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December 1966

Emphysematous CholecystitisReport of Four Cases and Review of the Literature

Author Affiliations

From the Surgical Service of the Veterans Administration Center, Dayton, and the Ohio State University School of Medicine, Columbus, Ohio.

Arch Surg. 1966;93(6):1009-1014. doi:10.1001/archsurg.1966.01330060153022

EMPHYSEMATOUS cholecystitis is a rare form of acute, usually gangrenous, cholecystitis caused by gas-forming organisms and characterized radiologically by the presence of gas within the gallbladder. There may be gas within the wall of the gallbladder as well as in the pericholecystic area. This clinical entity has been reported in the medical literature under such names as gas in the gallbladder, gaseous cholecystitis, pyopneumocholecystitis, pneumocholecystitis, gas phlegmon of the gallbladder, cholecystitis emphysematosa, and gangrenous cholecystitis. Emphysematous cholecystitis is the terminology usually used.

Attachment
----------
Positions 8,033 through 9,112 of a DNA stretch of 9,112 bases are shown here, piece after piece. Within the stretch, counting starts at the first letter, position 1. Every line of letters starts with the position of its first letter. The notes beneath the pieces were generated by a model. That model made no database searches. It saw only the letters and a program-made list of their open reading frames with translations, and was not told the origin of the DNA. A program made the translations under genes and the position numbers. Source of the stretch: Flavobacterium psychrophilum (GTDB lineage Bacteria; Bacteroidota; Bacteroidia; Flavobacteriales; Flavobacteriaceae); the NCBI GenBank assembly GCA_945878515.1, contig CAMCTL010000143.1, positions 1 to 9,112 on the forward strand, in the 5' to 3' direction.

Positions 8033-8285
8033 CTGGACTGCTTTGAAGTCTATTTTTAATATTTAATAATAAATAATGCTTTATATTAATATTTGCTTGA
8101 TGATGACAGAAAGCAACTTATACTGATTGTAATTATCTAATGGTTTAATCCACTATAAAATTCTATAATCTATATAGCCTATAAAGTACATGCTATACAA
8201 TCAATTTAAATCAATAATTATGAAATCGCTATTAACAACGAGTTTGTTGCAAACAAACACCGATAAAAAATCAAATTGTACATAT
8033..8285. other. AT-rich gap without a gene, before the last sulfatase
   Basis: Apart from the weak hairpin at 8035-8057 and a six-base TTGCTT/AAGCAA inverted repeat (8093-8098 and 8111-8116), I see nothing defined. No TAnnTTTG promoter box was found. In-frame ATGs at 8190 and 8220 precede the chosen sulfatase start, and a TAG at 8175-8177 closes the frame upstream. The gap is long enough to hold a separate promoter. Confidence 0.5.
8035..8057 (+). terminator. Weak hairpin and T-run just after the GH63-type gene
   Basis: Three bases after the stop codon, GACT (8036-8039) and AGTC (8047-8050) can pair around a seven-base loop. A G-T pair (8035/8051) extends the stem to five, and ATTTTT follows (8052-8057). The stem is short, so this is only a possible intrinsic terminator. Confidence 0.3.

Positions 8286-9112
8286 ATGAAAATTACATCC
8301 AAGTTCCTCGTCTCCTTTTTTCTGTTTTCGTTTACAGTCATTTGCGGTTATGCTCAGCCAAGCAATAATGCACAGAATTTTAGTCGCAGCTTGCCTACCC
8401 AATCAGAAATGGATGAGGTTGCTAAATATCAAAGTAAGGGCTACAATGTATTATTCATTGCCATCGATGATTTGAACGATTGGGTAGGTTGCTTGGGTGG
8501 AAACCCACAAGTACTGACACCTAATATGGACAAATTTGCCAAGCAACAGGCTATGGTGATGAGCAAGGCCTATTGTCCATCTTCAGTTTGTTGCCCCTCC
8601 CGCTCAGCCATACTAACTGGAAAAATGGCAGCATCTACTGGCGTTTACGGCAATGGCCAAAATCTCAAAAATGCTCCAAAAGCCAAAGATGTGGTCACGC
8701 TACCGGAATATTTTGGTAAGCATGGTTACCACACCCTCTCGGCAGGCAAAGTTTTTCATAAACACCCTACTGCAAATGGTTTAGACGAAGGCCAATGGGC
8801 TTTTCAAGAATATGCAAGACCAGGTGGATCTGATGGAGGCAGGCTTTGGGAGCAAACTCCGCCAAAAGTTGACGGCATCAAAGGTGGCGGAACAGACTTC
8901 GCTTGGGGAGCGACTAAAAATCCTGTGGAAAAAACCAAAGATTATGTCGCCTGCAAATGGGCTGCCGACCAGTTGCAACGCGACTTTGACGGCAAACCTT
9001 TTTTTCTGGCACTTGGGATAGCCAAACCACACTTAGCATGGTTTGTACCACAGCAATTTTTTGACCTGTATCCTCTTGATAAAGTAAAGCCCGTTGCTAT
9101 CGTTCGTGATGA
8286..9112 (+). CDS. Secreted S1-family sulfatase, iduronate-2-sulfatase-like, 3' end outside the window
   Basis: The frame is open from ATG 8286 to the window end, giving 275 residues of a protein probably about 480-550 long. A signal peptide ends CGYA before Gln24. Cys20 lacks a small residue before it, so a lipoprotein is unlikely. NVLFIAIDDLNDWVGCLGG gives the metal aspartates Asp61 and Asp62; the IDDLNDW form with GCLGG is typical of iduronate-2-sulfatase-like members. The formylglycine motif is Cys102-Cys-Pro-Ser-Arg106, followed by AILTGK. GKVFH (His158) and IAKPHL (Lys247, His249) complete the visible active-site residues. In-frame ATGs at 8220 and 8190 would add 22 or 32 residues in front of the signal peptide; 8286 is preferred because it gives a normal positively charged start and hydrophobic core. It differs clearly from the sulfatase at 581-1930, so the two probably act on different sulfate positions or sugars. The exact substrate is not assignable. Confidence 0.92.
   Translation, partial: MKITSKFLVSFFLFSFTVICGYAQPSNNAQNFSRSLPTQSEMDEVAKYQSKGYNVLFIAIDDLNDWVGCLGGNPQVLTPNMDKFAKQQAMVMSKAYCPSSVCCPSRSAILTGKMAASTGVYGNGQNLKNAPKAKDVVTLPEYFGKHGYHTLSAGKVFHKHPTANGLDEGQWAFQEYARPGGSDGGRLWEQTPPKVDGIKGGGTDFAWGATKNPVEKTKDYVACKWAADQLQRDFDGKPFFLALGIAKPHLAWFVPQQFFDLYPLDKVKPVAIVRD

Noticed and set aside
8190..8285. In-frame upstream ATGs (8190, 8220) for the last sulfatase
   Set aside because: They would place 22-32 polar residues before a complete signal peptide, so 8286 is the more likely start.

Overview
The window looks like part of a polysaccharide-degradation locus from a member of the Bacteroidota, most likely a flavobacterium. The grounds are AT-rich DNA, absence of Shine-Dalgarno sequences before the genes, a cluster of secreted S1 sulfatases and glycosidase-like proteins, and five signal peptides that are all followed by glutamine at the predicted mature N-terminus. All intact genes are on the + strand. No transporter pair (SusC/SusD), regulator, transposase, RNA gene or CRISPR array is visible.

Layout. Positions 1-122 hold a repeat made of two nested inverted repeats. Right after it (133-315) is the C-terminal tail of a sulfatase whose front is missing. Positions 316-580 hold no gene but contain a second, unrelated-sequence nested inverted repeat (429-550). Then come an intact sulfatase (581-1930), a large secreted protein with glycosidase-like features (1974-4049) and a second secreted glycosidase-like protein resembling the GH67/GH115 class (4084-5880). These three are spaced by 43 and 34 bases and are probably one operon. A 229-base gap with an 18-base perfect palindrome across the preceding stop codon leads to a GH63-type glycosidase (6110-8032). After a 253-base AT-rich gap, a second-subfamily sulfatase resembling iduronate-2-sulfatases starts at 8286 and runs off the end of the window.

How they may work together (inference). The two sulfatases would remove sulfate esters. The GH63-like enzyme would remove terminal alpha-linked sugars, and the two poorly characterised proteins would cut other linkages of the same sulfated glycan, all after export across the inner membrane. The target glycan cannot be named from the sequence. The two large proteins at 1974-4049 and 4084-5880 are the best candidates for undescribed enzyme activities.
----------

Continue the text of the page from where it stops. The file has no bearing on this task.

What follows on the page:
It is the purpose of this paper to report on 105 cases—four new cases together with a brief review of 101 cases found in the world literature since 1901. Pathogenesis, diagnosis, and treatment will be discussed.

History  In 1901, Stolz1 reported three cases discovered incidentally at autopsy in which gas was present in the gallbladder and bile ducts. It is not certain that these were true cases

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